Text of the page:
Are children’s pensions as good as they seem?
Pensions for children? Surely that’s taking planning ahead to a whole new level?
Nonetheless, if you can afford it, putting money aside in to a pension for your children or grandchildren can be a sensible option.
Under the current rules, you can put £2,880 a year into a personal pension or stakeholder pension, on their behalf. Even though the child won’t be a taxpayer, 20% is added to the amount in tax relief, up to £3,600 per annum. If you think about it, that can result in quite a significant amount over the years, taking compound growth into consideration.
The idea of contributing to a pension may tie in well with your sense of responsibility towards the next generation. You may feel sorry for the youngsters of today with their university fees to pay back and a seemingly impossible property ladder to climb.
However, on the downside a children’s pension can be quite frustrating for the recipient. The money is tied up until their mid-fifties. This means that although the amount is steadily growing with no temptation to dip into it, it may not be much consolation for a twenty-five-year-old desperately trying to find the deposit for a house. Instead of making their financial future easier, you may have, in fact, impeded it.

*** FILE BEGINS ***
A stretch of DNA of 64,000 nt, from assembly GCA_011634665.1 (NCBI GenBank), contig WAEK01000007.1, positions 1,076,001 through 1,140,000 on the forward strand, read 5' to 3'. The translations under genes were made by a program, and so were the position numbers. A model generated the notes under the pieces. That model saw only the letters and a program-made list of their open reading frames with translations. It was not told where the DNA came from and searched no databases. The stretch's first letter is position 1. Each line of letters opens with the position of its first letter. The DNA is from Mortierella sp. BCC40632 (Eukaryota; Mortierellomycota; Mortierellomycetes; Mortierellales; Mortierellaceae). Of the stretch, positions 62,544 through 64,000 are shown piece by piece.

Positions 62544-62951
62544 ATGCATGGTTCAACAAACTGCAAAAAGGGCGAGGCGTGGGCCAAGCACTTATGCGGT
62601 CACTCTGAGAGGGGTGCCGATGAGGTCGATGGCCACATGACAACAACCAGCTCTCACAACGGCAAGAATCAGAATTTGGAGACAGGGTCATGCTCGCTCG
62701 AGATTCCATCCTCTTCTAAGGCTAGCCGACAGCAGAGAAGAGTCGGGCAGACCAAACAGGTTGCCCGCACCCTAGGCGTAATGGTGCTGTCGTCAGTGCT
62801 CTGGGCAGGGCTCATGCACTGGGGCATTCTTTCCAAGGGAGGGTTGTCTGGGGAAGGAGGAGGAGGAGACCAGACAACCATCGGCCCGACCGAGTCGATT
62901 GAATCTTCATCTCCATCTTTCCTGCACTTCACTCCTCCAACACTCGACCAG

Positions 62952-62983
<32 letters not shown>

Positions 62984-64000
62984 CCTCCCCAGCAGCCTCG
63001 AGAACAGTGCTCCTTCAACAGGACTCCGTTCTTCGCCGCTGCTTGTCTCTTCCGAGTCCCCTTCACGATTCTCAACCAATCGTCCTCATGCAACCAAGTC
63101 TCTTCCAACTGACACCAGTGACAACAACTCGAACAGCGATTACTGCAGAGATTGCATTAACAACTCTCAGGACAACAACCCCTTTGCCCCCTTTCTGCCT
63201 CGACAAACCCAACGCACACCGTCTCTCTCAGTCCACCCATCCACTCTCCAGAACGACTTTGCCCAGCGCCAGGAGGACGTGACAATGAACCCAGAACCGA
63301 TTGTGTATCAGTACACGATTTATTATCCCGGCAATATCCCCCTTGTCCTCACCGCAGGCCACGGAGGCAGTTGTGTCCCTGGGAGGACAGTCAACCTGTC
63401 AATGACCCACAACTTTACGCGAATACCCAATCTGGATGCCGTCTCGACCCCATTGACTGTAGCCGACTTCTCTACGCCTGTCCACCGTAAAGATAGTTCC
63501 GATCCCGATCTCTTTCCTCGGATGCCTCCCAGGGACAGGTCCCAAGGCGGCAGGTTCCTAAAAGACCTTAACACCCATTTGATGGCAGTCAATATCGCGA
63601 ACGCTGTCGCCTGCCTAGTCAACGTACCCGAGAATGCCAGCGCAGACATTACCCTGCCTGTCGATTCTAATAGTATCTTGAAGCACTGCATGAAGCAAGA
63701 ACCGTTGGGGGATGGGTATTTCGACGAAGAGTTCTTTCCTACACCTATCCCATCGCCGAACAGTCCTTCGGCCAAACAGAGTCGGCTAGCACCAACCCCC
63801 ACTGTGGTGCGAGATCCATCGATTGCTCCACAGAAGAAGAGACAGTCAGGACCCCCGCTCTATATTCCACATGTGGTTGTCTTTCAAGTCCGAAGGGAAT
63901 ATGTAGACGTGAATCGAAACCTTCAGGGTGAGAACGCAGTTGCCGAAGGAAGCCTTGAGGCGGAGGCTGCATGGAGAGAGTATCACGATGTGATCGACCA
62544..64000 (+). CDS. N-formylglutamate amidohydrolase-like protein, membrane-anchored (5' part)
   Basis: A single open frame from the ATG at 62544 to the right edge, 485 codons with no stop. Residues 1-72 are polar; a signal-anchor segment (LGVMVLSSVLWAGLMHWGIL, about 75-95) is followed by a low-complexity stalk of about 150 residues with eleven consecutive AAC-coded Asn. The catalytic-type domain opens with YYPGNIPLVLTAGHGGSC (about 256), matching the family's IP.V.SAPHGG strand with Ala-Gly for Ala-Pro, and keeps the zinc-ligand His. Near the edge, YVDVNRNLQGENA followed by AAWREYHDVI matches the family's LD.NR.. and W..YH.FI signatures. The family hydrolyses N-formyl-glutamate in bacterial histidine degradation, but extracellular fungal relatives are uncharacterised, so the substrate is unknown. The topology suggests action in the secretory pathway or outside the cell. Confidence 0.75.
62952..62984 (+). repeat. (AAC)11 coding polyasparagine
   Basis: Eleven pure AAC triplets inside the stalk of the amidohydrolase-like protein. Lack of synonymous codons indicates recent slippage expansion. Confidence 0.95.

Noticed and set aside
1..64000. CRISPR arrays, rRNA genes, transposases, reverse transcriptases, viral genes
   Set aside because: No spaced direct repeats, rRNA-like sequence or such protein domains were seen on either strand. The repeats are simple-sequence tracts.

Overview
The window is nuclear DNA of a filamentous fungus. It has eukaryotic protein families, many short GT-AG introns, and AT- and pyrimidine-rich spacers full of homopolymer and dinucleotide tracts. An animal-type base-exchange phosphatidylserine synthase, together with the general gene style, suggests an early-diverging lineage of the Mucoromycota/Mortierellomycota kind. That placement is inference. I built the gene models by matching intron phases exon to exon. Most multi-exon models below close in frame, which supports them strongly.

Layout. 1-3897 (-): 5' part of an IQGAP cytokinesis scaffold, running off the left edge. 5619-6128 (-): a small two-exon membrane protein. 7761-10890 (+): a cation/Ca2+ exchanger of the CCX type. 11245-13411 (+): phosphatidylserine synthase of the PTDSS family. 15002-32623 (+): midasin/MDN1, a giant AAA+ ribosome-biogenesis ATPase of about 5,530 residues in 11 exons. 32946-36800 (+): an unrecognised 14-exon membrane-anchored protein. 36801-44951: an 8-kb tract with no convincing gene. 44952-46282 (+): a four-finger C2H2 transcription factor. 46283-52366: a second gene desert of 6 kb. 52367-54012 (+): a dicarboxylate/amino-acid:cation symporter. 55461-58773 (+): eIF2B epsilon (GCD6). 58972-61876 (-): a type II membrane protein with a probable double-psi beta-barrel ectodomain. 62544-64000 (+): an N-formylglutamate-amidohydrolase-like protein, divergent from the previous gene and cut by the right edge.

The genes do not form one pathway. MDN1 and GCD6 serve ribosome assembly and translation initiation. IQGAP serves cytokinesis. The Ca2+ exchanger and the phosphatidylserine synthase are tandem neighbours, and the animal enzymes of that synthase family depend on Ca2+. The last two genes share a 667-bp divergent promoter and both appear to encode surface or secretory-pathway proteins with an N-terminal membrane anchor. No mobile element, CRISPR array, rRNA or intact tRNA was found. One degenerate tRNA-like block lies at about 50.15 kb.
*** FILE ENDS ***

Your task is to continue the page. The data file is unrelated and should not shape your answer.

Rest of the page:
There are other alternatives which will also give you the benefit of compound growth and help you to maximise tax relief, such as using our own ISA allowances and then gifting the money later. These may have more direct impact if the money is to help pay for a wedding, repay a student loan or enable them to buy a house or start a business.
One thing is for sure, is that the rules around pensions and withdrawal rates are frequently changing. Given the extended timeframe involved, it’s likely that the regulations around accessing a pension pot will have altered considerably by the time a child of today reaches pension age. Their fund will have had time to grow handsomely, though. As with most things, it all comes down to a question of personal preference for you and your family.
A PENSION IS A LONG-TERM INVESTMENT. THE FUND VALUE MAY FLUCTUATE, AND CAN GO DOWN, WHICH WOULD HAVE AN IMPACT ON THE LEVEL OF PENSION BENEFITS AVAILABLE.